Written by Ronald Lang, Principal – Atlas Wealth Management, LLC
Articles on Building Wealth for you, your family and your business. We use both a macro and micro view of the markets to create the ideal portfolio. We have both a Suitability and Fiduciary duty towards our clientele.
Who are the “Women in Transition”? These women include not only those women that are Separated, Divorced or
Widowed, but also those who are dealing with medical issues, getting married, changing jobs and receiving an
inheritance. The least understood of these transitions is inheritance because it can transition your life into something both
good and bad. Some might say how can inheriting money be bad? The answer is because sometimes there are burdens
put on you as an executor. How do you save or spend it. You may not get the right advice to properly invest the money to
last for a period of time. Additionally, changing jobs can be very transitional in your life. You may need to move for this job,
a pay increase may change how you save or spend your money on things you want or your new retirement plan may offer
less or more options to grow that much needed future nest egg.
Attaining or acquiring financial stability is not an art, it’s truly a science. For women in transition, it’s something that needs
to be acknowledged well before transition starts if possible. If acquiring financial stability has been neglected, an
immediate assessment must be taken in order to understand your current situation and future financial impacts. It is very
important for women to take inventory of their life stage and get focused on life priorities if they are not already prepared.
One of the biggest concerns with transitioning from one point of your life to another is understanding “Finance 101”. The
first rule is, don’t spend more than what you have coming in. The second rule, refer to rule number one. If you follow
Finance 101, you are on your way. Many people live life without financial rules, either with themselves, their spouse, their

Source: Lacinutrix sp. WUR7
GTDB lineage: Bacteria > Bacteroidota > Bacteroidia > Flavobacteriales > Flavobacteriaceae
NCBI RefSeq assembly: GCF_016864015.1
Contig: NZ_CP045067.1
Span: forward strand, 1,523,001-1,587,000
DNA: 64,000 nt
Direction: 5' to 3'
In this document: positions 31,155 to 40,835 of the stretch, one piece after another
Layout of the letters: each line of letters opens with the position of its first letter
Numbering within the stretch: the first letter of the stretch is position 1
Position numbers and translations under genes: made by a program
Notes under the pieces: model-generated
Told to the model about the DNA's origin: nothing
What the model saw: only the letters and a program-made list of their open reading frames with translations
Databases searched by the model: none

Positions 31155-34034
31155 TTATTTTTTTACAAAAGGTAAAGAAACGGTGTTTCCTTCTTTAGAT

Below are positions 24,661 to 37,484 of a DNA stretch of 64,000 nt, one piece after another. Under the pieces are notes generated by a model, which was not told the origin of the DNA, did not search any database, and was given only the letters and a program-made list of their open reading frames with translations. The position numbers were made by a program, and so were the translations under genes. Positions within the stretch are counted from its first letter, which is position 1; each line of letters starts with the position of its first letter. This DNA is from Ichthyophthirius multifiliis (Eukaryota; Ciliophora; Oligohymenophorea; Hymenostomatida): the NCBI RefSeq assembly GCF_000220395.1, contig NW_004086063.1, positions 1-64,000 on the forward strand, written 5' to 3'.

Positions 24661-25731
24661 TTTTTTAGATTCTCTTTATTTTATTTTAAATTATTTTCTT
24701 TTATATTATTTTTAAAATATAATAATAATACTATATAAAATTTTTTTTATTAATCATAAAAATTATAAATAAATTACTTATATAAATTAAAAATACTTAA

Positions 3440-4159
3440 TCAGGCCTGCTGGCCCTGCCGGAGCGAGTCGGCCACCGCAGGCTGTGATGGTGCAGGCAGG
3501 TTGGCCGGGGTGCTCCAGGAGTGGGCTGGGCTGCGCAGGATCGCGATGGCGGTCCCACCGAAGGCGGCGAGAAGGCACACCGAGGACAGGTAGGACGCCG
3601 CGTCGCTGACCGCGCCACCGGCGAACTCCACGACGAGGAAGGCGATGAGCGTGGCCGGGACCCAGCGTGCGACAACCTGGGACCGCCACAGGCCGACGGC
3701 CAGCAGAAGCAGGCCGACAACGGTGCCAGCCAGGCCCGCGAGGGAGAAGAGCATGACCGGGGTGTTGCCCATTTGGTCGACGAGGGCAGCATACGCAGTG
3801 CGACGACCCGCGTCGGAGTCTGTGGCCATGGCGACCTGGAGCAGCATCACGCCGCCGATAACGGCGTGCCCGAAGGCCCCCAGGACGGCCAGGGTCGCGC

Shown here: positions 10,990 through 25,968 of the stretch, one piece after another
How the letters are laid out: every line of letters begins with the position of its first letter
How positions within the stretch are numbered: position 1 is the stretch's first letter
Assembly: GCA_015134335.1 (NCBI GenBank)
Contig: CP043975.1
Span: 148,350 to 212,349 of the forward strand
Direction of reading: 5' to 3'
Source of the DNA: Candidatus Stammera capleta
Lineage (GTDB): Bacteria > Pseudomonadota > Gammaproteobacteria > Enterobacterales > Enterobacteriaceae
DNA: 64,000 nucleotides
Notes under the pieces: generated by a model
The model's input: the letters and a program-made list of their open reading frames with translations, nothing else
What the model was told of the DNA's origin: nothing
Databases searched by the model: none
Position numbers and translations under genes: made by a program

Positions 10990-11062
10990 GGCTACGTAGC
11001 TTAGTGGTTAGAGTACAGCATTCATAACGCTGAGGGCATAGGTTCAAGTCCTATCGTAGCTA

business partner or their kids. This is one of the cardinal sins towards the attempt to being financially sound. It’s tough to
say no to your kids when the cool kid in school has the latest and greatest sneakers, smartphone, jeans or video game.
But unless you say no, the more you are creating a potentially financially irresponsible monster when they get older. They
will still be 30 and asking you to buy them sneakers (don’t laugh, it’s been done). If you have a business and don’t have a
budget, how do you plan for future hiring, expansion, partner bonuses, etc.? What if your spouse or business partner is a
spendthrift and talking to them about curbing their appetite for spending hasn’t worked? If that’s the case, then a financial
intervention may need to take place or potentially a transition may need to happen instead. You can’t let a spouse or
business partner demonstrate fiscal irresponsibility. Remember, they are YOUR partner and you are affected by their
financial decisions. You cannot “turn a blind eye” and hope everything turns out ok. If it doesn’t, then you are in a
transitional phase, and it could be years before you dig out from debt. You will also become very behind in your
retirement goals. If either or both of these things happen, your transition years will be very difficult and taxing both
emotionally and physically. This is why “Financial Literacy” is so critical to you and any relationships or partnerships you
Financial “illiteracy” is NOT gender bias, despite the stereotypes. Not all men believe if women had the opportunity, they
would spend their life savings on shoe shopping and not all women believe men just want to watch sports with their
buddies and party. Financial illiteracy is an equal opportunity depriver of wealth and absorbs and deteriorates critical life
savings for families very quickly. By having a budget and focusing on the needs versus the wants and desires, hence the
“nice’s and vices of life”, savings and wealth building can become a reality. When women are in a transitional stage,
financial literacy must be a priority, even if there was never any discipline in the past. If you are a woman that owns a
business and there has been an economic impact to your revenue and profits, actions need to be taken to protect
yourself. It’s great to take care of your employees, but when things hit the fan, you, the business owner can’t be left
holding the bag with nothing in savings and retirement.
Unfortunately many women I speak with regarding their finances are usually after an event has occurred and their
transition has begun. This doesn’t mean it’s too late to be fiscally conscience. Apply Finance 101 and plan for your future,
but you also need to take immediate action, including getting educated on your current financial situation. Once you